12 of the Most Beautiful Literary Magazines Online


We’ve been hearing that print is dead for years now. It obviously isn’t true: look at the beautiful food magazine Lucky Peach, or any issue of McSweeney’s, or the excitement around reissues of old classics with fresh cover designs (Peter Mendelsund’s Kafka editions, anyone?), or any other print book with striking presentation (the paperbacks of Bolaño’s 2666 or Murakami’s 1Q84, to name just a couple). Yet the Web has grown into an equally great place for lovely presentation of lovely writing. Long-established journalism outlets have moved their book coverage online, or revamped it— check out the Slate Book Review, or the New Yorker’s renamed Page-Turner blog — but scores of literary magazines have been killing it online for years.

We’d like to present just a few that have particularly nice design online. Some of these are print magazines that also publish on the Web, while some are online-only. Alert: this is by no means a ranking of the best literary magazines! Nor are we evaluating the literary style of these publications. We just want to share a sampling of those with great-looking web sites. Still, sound off in the comments, litnerds, and let us know which is your favorite, and which ones we forgot.

Paper Darts

There have been three print issues of Minneapolis-born Paper Darts, which also publishes fiction, nonfiction, and original art online. The design is full of drawings and illustrated text, but it is not messy or cluttered. We love the hip, strange, female Frankenstein/octopus thing that shows up on the left side of every page (the litmag says it has “a beer in one tentacle and a book in another”) and we love the colors—charcoal, teal, mustard—that bring the site to life.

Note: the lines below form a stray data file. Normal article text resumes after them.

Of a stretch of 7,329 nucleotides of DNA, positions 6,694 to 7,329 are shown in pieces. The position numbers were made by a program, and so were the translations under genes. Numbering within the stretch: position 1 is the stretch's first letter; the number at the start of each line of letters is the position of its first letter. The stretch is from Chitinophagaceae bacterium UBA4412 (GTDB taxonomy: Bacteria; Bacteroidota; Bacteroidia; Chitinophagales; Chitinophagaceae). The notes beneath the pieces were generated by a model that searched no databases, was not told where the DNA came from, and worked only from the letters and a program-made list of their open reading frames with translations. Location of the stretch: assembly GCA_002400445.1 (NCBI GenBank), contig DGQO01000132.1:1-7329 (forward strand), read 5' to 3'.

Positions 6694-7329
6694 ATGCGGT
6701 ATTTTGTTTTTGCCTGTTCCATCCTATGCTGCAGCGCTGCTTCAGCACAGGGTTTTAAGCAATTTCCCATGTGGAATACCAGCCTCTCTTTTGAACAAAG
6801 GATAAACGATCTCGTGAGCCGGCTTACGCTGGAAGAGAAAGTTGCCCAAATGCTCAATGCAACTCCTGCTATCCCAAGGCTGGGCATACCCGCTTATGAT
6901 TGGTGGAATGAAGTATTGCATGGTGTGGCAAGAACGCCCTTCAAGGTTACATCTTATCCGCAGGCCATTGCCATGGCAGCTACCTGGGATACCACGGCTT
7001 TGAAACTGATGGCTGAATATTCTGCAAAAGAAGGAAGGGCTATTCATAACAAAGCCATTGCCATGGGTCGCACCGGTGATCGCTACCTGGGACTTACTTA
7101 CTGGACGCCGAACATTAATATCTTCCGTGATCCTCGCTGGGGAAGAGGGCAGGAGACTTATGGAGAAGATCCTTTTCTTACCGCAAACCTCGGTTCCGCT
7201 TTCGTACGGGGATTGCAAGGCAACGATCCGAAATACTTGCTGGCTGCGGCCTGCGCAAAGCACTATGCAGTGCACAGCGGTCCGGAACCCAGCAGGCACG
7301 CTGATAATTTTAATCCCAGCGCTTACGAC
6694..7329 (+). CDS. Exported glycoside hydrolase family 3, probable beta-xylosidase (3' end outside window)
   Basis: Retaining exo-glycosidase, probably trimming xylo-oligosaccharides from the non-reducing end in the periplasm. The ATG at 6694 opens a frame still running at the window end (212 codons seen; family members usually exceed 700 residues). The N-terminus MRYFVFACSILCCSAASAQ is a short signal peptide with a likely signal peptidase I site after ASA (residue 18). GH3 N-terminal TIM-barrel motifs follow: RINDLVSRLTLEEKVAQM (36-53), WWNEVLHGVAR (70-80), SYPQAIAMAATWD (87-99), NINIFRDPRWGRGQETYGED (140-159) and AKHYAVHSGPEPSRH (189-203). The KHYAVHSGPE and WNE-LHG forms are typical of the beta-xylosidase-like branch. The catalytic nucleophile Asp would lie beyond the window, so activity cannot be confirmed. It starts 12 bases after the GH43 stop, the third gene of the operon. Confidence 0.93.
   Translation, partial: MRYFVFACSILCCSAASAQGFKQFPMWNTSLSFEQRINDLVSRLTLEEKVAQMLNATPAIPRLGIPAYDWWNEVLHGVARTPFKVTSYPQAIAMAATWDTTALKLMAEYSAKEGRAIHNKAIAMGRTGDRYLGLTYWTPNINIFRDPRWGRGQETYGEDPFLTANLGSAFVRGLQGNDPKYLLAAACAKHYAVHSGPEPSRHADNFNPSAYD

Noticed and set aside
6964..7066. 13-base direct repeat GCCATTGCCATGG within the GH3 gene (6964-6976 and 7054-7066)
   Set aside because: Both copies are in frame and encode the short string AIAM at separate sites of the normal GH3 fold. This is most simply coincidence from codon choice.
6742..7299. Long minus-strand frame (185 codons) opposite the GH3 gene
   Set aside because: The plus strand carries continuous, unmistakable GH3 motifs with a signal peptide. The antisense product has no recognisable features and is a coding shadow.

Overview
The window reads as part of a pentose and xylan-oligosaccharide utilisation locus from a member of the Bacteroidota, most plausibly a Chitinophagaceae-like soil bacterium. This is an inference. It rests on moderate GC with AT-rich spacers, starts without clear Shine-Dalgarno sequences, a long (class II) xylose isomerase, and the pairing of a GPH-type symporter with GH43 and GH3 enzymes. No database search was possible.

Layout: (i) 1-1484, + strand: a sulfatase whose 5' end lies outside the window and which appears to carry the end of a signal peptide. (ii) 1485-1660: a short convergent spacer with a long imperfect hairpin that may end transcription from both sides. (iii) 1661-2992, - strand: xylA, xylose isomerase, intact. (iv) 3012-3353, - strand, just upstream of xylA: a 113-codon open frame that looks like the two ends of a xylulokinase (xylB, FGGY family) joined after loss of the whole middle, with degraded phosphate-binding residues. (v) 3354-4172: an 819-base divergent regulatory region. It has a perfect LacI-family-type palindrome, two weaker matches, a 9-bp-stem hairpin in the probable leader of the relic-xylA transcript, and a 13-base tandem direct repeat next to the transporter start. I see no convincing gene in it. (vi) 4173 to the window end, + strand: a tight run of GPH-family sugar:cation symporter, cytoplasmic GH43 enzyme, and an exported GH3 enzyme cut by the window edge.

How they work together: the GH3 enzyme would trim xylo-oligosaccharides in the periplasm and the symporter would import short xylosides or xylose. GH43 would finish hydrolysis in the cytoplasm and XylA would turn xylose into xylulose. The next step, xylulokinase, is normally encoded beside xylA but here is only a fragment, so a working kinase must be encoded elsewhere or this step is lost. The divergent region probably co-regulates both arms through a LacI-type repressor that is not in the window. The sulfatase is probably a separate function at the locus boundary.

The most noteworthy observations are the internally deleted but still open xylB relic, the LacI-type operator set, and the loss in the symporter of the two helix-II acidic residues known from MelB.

The mimimal, bare-bones design (but what pretty bones they are) of this litmag is pretty far from the busy look of Paper Darts, but it aligns sensibly with what Birkensnake does: handmade print editions, bound with thread, and all of the work posted online in a no-bullshit, clean format optimal for reading and enjoying—no share buttons, no social media stats. The snake photo at right is a simple navigation hub: hover your mouse over “Index of Work” and all of the stories show up, alphabetical by title or author. And the entire thing utilizes only two shades of a pleasing purple and pink.


“Little boxes, on the hillside…” You know the rest. The homepage of Metazen, which is an entirely online gig and publishes poems, stories, interviews, cartoons and novel excerpts, is arranged in little boxes. And they look very nice, each one with a tiny circular thumbnail of the artwork that shows up in larger form once you click. We like the cheekiness of the litmag’s “How Metazen Works” page, which divulges the schedule: on Monday, “a story is published.” On Tuesday, “a story is published.” You get the idea. On the right of the homepage, one story gets the vertical treatment, encouraging a bit of thoughtful scrolling.

The Paris Review

Now, The Paris Review is obviously a heavy-hitter, and a bit of a bigger deal, perhaps, than some of the smaller upstarts included here. But the Internet is the great equalizer, and looks matter. Even as the 50+ year old publication continues to do nice things in print, its website impresses too. We appreciate the simple top toolbar with the hand-drawn, black-and-white city sketch. At the right, sensibly, is an unimposing thumbnail of the new print issue, and scroll all the way to the bottom for a full-on, expansive art attack.

The Believer

Here’s another well-established publication whose website mirrors its print product well. Online, The Believer matches the recognizable artwork and colors of its big, sexy magazine, and with the same shade of Birkensnake pink as its background, it is clean and soft. The Believer doesn’t publish fiction, but it does present its essays, reviews and interviews with a wink in the intro text, listing any and every clever point broached as a topic tag, like “Dylanishness” or “Bourdieu as Applied to Hipsterism.” Hard not to love.

Fwriction: review